Well, first of all, it turned out that it wasn’t a craft show to begin with. It was a shopping night at a country club. The person that sold me the spot made it sound like they have tons of people attending and that my products will be a hit. Well, they weren’t. Very few people attended, and the ones that did seemed to be interested more in the free hors d’eouvres, than everything else. There were a couple other crafters there. Everyone else were distributors, like Mary Kay or Lia Sophia. It seems like it was the wrong crowd. On top of everything, it was really far from where I love, my baby has an ear-infection and I got no sleep for 3 days, AND there was a lady that walked by and said that she hates my necklaces.
I’m thinking that maybe this whole crafting business is not my thing, as it is not profitable. I’ve originally started, because my husband was laid off, and with a brand new baby, I thought I could make some off of one of my passions: creating. Well, it hasn’t happened yet – the money part, that is. As much as I love doing this, I feel like this isn’t emotionally/spiritually rewarding anymore. Should I keep at it? Or give up?

Wow! Moments like that definitely take the wind out of a small biz owner’s sails. My first instinct is this: don’t make a decision about continuing (or not continuing) your business after a bad experience like that. Give yourself some time to recover from the hurtful words and discouragement.
Any effort that is financially, emotionally, and spiritually draining probably isn’t the best situation for you OR your family. Before giving up, though, how about trying this:
Set a time goal (whether a month or two months or whatever). Determine to try your very best to increase your business during that time period. Work as hard as possible on your marketing, product creation, and customer service. Do your best with a “no regrets” attitude. You might even want to keep a journal of some sort to track your emotions and your success (or lack of it).
At the end of that time period, reflect on your business. After spending all that time and energy putting forth your best efforts, do you have anything to show for it? That will be the time for some serious evaluation — whether or not to continue the business.
Don’t give up yet — keep me informed on how you’re doing, okay? :)

Here’s a crack at mine:
Kiki’s Things offers unique, handmade costumes and dress up clothing for children of all ages.

This is perfect, Kristine! I love it! :)

And let’s see how I can refine our craft show shpiel into an elevator pitch:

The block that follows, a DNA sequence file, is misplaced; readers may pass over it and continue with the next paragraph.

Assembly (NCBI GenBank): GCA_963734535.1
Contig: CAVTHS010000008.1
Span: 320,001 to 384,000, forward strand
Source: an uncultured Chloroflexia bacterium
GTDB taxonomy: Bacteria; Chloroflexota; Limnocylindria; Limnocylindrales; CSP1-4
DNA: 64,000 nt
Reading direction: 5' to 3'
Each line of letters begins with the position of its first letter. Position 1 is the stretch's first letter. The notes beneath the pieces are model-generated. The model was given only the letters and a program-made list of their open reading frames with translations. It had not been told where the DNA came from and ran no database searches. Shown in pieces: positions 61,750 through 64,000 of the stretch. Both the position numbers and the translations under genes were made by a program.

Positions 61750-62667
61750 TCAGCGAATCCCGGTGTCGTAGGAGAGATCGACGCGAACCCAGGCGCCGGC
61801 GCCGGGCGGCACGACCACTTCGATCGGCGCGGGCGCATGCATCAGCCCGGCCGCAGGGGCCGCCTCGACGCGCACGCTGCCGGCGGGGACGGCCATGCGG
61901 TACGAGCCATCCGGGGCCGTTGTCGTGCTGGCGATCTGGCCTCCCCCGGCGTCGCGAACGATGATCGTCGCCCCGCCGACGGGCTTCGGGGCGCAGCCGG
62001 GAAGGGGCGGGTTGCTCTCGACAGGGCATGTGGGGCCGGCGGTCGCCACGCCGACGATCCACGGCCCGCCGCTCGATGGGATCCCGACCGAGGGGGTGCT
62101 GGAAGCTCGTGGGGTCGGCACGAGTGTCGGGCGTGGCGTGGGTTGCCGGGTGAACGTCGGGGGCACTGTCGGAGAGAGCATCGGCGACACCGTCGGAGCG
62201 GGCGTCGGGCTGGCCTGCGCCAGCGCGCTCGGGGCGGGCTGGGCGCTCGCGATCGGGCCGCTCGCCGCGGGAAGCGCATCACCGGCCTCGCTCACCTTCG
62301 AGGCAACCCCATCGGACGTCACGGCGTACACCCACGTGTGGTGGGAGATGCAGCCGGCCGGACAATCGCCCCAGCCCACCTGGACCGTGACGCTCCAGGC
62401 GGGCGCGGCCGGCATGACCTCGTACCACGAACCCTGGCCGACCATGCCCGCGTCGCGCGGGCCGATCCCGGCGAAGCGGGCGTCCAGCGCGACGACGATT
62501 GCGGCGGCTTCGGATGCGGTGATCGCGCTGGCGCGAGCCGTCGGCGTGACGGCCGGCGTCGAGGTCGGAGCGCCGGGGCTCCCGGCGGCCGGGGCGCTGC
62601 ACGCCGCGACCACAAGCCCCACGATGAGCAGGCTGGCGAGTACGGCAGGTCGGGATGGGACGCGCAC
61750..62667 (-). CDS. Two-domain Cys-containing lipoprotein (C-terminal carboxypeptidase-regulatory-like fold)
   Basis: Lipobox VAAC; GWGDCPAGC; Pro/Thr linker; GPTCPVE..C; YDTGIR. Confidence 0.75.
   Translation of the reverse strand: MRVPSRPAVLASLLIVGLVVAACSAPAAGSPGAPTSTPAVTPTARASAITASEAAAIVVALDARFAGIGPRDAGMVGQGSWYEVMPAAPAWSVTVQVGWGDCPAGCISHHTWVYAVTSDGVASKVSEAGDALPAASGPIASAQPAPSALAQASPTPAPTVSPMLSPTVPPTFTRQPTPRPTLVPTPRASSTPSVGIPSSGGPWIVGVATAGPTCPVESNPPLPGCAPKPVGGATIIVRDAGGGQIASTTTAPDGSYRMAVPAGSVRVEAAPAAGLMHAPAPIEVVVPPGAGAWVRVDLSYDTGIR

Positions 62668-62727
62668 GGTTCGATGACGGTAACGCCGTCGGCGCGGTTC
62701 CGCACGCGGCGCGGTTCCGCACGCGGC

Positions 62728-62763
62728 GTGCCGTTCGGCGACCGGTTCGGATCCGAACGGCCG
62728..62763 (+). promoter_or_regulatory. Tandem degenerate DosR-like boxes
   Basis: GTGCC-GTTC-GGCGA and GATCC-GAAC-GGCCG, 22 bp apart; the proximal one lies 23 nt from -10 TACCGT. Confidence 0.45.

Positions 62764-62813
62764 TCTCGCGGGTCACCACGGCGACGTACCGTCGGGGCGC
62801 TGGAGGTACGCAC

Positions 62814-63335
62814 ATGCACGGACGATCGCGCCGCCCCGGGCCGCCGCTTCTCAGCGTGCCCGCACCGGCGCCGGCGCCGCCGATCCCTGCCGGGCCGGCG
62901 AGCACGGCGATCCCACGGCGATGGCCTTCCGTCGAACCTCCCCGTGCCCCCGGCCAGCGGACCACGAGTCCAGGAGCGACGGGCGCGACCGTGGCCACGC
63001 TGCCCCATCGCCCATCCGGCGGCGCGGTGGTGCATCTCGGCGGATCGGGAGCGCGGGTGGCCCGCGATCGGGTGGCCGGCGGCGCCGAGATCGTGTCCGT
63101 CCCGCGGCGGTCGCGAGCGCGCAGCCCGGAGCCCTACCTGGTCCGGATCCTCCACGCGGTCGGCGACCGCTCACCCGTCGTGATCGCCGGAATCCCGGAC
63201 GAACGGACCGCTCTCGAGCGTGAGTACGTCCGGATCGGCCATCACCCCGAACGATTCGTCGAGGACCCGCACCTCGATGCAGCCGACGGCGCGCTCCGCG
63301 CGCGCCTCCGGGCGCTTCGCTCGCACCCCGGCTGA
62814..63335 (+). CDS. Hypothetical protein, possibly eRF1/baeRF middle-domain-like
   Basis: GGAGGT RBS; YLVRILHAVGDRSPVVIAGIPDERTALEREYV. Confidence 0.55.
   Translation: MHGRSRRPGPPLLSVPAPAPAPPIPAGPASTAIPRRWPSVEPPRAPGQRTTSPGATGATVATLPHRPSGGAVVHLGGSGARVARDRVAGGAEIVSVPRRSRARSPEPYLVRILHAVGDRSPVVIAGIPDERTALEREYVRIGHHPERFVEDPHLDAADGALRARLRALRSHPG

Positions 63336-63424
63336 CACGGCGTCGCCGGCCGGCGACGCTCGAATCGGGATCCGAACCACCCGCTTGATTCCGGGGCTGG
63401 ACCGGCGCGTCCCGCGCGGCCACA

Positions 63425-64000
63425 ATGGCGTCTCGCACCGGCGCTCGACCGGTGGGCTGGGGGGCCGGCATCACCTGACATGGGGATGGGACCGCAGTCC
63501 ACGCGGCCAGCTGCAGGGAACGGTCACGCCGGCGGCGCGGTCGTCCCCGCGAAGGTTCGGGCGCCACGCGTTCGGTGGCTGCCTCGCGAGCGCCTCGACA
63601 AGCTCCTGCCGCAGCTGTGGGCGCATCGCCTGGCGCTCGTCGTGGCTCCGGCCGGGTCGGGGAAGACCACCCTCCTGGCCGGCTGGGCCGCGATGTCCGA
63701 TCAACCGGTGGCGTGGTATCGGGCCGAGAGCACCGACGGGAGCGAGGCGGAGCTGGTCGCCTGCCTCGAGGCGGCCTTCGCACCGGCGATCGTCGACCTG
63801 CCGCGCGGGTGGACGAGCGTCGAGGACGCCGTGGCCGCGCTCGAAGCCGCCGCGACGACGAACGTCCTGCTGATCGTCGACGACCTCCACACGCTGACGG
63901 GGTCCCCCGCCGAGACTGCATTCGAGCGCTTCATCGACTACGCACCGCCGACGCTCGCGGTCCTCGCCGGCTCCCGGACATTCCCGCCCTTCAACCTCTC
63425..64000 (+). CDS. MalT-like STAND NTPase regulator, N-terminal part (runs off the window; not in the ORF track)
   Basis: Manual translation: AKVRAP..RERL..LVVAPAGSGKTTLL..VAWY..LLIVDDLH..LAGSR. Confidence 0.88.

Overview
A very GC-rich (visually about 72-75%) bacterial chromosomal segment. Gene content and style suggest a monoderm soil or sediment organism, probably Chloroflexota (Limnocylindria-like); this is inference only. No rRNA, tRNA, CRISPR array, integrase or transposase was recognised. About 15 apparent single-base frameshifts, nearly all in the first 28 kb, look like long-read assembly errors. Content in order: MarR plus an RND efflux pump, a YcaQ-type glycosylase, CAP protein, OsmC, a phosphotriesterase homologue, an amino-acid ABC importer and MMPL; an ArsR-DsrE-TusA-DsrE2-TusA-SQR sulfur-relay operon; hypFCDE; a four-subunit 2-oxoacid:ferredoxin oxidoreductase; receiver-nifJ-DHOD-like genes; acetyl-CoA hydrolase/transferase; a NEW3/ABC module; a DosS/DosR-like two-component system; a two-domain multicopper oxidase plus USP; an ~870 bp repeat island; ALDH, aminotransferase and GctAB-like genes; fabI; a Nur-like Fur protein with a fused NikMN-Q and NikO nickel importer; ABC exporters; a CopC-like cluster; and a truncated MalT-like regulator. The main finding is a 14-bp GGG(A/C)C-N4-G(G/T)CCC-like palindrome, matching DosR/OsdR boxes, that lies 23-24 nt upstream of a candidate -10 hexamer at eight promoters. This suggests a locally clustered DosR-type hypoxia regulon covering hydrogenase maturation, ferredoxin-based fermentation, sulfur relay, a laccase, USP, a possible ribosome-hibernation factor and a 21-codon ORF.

Book-Inz are handmade, magnetic bookmarks that hang out on your book’s cover while you read, the ribbon is your bookmark, so you never take it off your book until you’re done reading.
Hm. Yeah, not happy with that. Book-Inz are a must be seen in action to be appreciated product. It’s something we’ve discovered over time and trial and error.
And for Luliana – we had a show like that a few months ago – totally sucked – and we were the ONLY handmade vendor out of the twenty home business types. Consider it a marketing adventure – whether they liked you or not, your name is out there. Someone saw your stuff – it may not have been what they were looking for THAT day. But maybe in the future they’ll have a need for something like your craft and they’ll remember you. I can’t tell you how many times I pass by without buying, but I remember what they have and I go back and buy from them later. I actually had a similar show this past Saturday. Live and learn – I won’t be doing THAT show again, but I know that my product is a great product. SOmeone once told me – Put out into the world what you would like to see in it. That’s what you are doing. If you think it’s amazing, then there is someone else in the world who will, too. Keep calm and carry on! :)

You’re right . . . your Book-inz are best understood after seeing them in person. What a great idea!
Thanks for adding your thoughts about Iuliana’s recent discouraging experience. Hearing about others’ handmade biz adventures can be so helpful.
Thanks, too, for reviewing my Secrets of Savvy Etsy Sellers e-book on your blog. I’m honored!

This is mine…
Carbrinice Art creates one of a kind handcrafted jewelry.

Thanks for submitting your elevator pitch, Melysa. It might be a good idea to add a short phrase in the pitch that distinguishes your shop from the thousands of other “one-of-a-kind handcrafted jewelry” shops on Etsy. Perhaps a phrase like “featuring wire-wrapped pieces” or “featuring delicate gems” or something else that applies to your pieces. What makes your shop different from other other jewelry shops? Mention that, if possible.

This is what I use…..Simply Whimsical- vintage inspired handmade aprons, created from Simple designs and Whimsical fabrics!

This is great, Kathy! Thanks for submitting it!

Mine are:
ChariT’s Inspirational Creations, fashionably unique handmade jewelry made to uplift and inspire you!
or
ChariT’s Inspirational Creations, fun and fashionable handmade jewelry made to uplift and inspire you!
I don’t totally like either one of these lol.